Spelling bee champ has no need for spell-check
MONTREAL — In a dramatic showdown, Hebrew Academy Grade 8 student Matitya Loran won the regional Postmedia Canspell spelling bee after correctly reciting the letters in “viability.”
The 13-year-old now moves on to the national final, to be held in late March in Toronto. Only 21 students from across the country earned a spot in that meet. He also went home with a $5,000 scholarship for his university education.
Viability was the final word that the top three competitors after regular competition had to spell correctly to win, otherwise all three would have returned for another round.
The V-word was relatively easy for Matitya after having spelled such head-scratchers as leechcraft and waterzooi.
Parents Nathalie and Yaniv Loran describe their son as a voracious reader and a hard worker.
Matitya modestly commented on the gruelling meet: “It wasn’t easy.”
He was temporarily eliminated when the judges ruled that he had misspelled “vaquero.” When his parents and others in the audience protested that he had indeed spelled it right, bee officials played the tape and reversed their ruling.
The boy may have had a higher power on his side. “My daughter Sarah, who was sitting beside me, had been reciting Tehillim – the Psalms of David – from the very start of the bee and didn’t stop until after Matitya was eventually declared the winner,” Yaniv said. “She did this for well over two hours straight.”
Dad said his son was calm on stage, but he was “an absolute wreck. I simply couldn’t handle the pressure.”
Launched in 2005, Canspell is open to students across the country in grades 4 to 8. The Quebec regional, held at McGill University’s Moyse Hall, had 47 participants, the best among the 7,000 Quebec students who initially entered the bee in their school classrooms.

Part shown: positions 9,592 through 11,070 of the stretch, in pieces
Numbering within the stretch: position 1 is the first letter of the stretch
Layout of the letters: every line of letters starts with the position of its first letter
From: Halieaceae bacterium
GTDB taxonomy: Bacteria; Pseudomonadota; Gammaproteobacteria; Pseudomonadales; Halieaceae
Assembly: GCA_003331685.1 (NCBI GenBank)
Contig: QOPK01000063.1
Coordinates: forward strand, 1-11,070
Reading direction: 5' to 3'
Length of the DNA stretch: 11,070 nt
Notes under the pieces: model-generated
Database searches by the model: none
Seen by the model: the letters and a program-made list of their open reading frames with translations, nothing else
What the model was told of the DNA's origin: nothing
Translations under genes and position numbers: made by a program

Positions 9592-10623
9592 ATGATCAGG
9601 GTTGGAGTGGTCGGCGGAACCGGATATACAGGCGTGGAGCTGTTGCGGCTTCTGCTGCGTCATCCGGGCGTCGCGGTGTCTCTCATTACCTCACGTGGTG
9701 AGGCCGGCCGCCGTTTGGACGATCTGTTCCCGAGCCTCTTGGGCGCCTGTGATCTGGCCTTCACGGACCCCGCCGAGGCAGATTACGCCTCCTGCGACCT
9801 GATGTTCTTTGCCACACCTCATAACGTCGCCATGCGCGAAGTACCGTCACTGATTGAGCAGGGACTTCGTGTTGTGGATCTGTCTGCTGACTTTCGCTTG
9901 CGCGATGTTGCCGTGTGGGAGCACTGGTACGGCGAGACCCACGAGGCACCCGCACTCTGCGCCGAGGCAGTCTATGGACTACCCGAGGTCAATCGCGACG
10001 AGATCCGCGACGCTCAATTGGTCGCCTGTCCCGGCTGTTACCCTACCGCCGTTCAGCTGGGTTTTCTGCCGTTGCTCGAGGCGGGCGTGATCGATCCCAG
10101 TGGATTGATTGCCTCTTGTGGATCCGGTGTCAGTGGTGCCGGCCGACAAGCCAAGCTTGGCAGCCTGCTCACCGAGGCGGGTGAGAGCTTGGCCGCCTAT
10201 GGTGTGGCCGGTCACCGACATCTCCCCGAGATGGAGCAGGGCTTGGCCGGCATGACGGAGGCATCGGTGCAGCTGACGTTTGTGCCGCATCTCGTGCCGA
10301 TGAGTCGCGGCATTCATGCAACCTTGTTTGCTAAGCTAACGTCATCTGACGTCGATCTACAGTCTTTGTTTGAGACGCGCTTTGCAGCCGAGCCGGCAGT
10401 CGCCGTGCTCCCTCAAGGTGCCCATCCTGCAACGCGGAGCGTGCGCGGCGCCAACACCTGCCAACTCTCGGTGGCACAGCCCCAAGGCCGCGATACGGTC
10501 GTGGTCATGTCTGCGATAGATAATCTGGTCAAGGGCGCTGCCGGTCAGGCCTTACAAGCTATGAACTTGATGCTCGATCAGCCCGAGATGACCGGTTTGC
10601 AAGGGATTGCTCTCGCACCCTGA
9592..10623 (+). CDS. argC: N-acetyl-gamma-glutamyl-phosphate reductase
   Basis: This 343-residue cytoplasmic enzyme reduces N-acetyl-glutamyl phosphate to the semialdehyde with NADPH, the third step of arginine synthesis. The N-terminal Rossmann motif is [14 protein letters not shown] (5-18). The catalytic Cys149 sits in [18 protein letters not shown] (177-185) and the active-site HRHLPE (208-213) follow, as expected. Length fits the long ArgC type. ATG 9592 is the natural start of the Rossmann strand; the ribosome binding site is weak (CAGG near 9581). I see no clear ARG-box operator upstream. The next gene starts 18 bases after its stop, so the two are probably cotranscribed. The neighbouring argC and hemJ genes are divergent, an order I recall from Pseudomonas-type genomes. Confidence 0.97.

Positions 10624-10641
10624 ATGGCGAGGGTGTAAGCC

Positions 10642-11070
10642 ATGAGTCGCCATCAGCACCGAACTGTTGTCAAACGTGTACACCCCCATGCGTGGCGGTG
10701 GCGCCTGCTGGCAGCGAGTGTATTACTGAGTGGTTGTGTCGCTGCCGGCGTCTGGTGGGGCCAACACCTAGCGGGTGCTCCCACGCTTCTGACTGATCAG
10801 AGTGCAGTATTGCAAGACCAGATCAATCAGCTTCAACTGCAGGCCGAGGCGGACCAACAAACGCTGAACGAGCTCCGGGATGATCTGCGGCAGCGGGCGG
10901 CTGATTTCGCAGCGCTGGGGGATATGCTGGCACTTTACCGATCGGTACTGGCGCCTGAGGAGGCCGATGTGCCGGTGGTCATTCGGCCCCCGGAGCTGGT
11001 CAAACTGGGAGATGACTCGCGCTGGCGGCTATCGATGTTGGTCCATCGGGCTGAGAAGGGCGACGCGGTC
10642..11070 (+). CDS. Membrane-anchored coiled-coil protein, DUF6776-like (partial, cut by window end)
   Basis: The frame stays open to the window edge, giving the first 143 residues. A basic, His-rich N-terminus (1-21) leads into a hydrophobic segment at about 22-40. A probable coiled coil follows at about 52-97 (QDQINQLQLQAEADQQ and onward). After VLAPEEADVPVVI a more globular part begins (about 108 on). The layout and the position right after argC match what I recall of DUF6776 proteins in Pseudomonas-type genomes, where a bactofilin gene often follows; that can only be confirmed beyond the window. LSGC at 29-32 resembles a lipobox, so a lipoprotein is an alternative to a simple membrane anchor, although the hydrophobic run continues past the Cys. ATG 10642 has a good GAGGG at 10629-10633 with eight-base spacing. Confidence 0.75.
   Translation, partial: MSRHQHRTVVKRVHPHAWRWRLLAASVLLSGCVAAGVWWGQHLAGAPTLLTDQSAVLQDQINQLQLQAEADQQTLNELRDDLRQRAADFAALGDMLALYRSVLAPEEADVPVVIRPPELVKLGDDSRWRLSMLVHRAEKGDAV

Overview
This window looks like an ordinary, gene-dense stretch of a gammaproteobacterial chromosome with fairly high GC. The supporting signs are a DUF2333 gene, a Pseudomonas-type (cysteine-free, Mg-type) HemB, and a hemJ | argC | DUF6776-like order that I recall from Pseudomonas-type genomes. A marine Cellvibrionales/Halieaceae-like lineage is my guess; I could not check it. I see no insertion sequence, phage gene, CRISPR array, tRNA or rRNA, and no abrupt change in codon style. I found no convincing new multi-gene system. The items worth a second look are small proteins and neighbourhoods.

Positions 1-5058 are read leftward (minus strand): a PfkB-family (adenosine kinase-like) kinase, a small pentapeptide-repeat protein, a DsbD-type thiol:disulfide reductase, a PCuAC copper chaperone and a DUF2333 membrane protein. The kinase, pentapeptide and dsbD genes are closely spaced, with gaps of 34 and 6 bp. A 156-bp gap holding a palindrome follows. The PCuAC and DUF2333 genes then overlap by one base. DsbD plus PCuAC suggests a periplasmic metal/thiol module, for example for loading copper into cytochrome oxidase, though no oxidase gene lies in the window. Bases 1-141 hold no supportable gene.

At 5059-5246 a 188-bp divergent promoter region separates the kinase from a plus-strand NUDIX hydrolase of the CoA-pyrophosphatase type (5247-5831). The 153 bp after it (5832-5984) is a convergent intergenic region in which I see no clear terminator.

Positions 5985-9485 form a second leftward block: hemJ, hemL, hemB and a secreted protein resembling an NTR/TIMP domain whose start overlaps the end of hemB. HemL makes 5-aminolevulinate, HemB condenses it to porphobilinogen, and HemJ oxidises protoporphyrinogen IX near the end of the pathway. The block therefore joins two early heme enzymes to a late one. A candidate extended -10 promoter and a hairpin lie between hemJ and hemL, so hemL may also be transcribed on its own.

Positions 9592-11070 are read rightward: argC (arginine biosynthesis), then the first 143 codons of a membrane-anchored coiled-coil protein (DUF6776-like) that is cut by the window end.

Matitya competed in the regionals last year for the first time and made it about halfway through, his father said.
He almost didn’t make it this year. Matitya was one of three high school finalists at Hebrew Academy and faced elimination when he misspelled isosceles. But then his two challengers muffed their words.
In the final school round, Matitya nailed the word rhomboid and won a berth at the regional.
Spelling skill well may run in the family. Matitya’s younger brother Nathaniel also competed this year at the Hebrew Academy primary school level for the first time.
He lost in the final round to Raquel Assayag, who went on to the Quebec finals. The Grade 4 student was the youngest participant, and made it to the second round.
“Initially I was disappointed for my son Nathaniel that he did not win,” Yaniv said. “In retrospect, I think it was a blessing. I don’t think I could have handled having my two sons on stage competing against each other.”
He confesses that he had never heard of many of the words the children were asked to spell. A lot of them were foreign, but have been adopted into English.
If Matitya is among the last three standing at the national finals in Toronto, he will go to the prestigious Scripps National Spelling Bee in Washington, D.C., this spring.
Spelling has become so much a part of the Lorans’ life that Yaniv has designed a board game called Beeline to make it even more fun.